Empowering India’s Frontline Health Workers with COVID-19 Prevention Messages

The piece below originally appeared on The Challenge Initiative for Healthy Cities’ blog. TCIHC is led by the Bill & Melinda Gates Institute for Population and Reproductive Health at Johns Hopkins and partners with PSI to implement its programming in India.

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By Mukesh Sharma and Deepti Mathur, PSI India and Lisa Mwaikambo, Johns Hopkins Center for Communication Programs

India is the world’s second-most populous country, with more than 1.3 billion residents. Ensuring that young women and girls have access to family planning is central to the country’s future development, paving the way for more educated communities and a healthier population. But COVID-19 has placed a heavy burden on India’s health system, which now has to care for patients suffering from coronavirus, test people for the virus and other conduct other allied services.

Many health facilities have been converted into dedicated COVID-19 centers, which means fewer facilities for services such as family planning. Getting messages out to vulnerable populations, such as the urban poor, as to where they can seek family planning services is crucial. Also crucial is protecting frontline health workers that deliver those messages.

The Challenge Initiative for Healthy Cities (TCIHC) in India has supported the Government of India (GOI) in Uttar Pradesh (UP), Madhya Pradesh (MP) and Odisha by developing self-care messages for its frontline health workers, including urban Accredited Social Health Activists (ASHAs) and their supervisors, Auxiliary Nurse Midwives (ANMs).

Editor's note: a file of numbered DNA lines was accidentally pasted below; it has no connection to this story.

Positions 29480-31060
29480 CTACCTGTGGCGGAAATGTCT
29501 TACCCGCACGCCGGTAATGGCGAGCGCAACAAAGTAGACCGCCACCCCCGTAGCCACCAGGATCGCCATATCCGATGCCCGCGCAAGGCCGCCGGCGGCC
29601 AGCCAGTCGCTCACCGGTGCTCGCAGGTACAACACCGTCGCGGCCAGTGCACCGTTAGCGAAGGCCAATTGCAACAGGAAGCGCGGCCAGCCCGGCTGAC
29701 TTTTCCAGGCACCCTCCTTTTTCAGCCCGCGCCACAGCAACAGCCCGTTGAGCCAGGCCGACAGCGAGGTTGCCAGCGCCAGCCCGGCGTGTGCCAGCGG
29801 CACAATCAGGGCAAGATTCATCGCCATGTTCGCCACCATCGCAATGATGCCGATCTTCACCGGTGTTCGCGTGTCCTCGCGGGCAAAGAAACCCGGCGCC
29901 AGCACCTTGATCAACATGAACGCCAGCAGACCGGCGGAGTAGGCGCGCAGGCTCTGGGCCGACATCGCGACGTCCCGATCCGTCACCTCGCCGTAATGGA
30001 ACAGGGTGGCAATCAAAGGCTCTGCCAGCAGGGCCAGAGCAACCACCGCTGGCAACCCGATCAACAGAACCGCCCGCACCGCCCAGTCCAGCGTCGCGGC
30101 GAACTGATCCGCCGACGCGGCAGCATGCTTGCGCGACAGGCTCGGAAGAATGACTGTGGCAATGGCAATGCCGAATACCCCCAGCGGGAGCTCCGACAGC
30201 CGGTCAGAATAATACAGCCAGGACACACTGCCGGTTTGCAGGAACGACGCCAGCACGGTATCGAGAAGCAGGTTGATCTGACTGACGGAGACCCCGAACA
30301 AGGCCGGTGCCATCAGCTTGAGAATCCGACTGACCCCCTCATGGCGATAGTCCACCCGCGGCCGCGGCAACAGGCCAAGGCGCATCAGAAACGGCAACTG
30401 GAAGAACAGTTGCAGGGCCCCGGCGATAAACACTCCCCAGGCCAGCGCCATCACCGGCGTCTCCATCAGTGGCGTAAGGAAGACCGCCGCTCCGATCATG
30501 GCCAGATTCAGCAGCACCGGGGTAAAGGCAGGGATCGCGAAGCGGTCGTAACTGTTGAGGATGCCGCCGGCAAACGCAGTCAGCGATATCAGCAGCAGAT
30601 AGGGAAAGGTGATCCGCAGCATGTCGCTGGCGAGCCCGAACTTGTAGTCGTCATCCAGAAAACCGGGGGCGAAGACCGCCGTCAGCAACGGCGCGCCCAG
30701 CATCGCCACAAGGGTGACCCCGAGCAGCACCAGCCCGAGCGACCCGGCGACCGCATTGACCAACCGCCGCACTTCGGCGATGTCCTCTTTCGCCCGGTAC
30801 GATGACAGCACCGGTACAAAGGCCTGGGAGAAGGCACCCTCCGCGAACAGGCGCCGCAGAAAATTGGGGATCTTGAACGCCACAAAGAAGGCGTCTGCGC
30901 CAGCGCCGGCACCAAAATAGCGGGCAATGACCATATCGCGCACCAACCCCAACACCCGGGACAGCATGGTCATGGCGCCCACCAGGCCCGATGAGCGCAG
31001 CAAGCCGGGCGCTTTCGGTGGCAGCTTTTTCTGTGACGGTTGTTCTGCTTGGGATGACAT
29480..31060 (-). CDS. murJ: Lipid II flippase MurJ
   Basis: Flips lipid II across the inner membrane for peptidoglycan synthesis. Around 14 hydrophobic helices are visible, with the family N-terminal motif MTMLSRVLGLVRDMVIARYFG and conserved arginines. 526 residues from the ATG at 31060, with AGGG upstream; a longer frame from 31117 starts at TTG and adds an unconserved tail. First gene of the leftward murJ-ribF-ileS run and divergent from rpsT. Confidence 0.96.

TCIHC adapted existing GOI information, education, and communication materials related to COVID-19 with content specifically for ASHAs and ANMs that integrates family planning messages. The materials instruct ASHAs to take appropriate precautions during fieldwork while reinforcing their important role in helping women avert unwanted pregnancies. Given the lockdown restrictions, TCIHC facilitated this adaptation and finalization of the materials with the GOI through existing WhatsApp Groups.

Once finalized, state officials shared the materials – which were developed in Hindi and customized for all three states – via existing WhatsApp groups of the National Urban Health Mission (NUHM) with urban primary health centers (UPHCs), ASHAs and ANMs.

In Noida, an ASHA distributes family planning commodities. Credit: TCIHC/PSI India

Given that ASHAs see many clients who prefer birth spacing methods, TCIHC also incorporated messages that encouraged them to replenish and carry their stock of condoms and pills during household visits. TCIHC city teams also coached ASHAs to do telephone follow-up with IUCD clients and help injectable clients get their next dose from a nearby facility. In addition, TCIHC has developed an e-learning module for ASHAs that guides and mentors them on family planning counseling that was tested during the COVID-19 lockdown period. The insights gained were incorporated into the module, which will be rolled out across all TCIHC-supported cities in May.

More than 3,500 state and city government officials and 11,000 ASHAs and ANMs in UP, MP and Odisha (6,190 in TCIHC-supported cities) have been reached with these critical messages to ensure continuity of family planning services during the pandemic. TCIHC continues to regularly provide technical assistance and coaching to its government counterparts and frontline health workers remotely through WhatsApp, phone calls and emails during these uncertain times.

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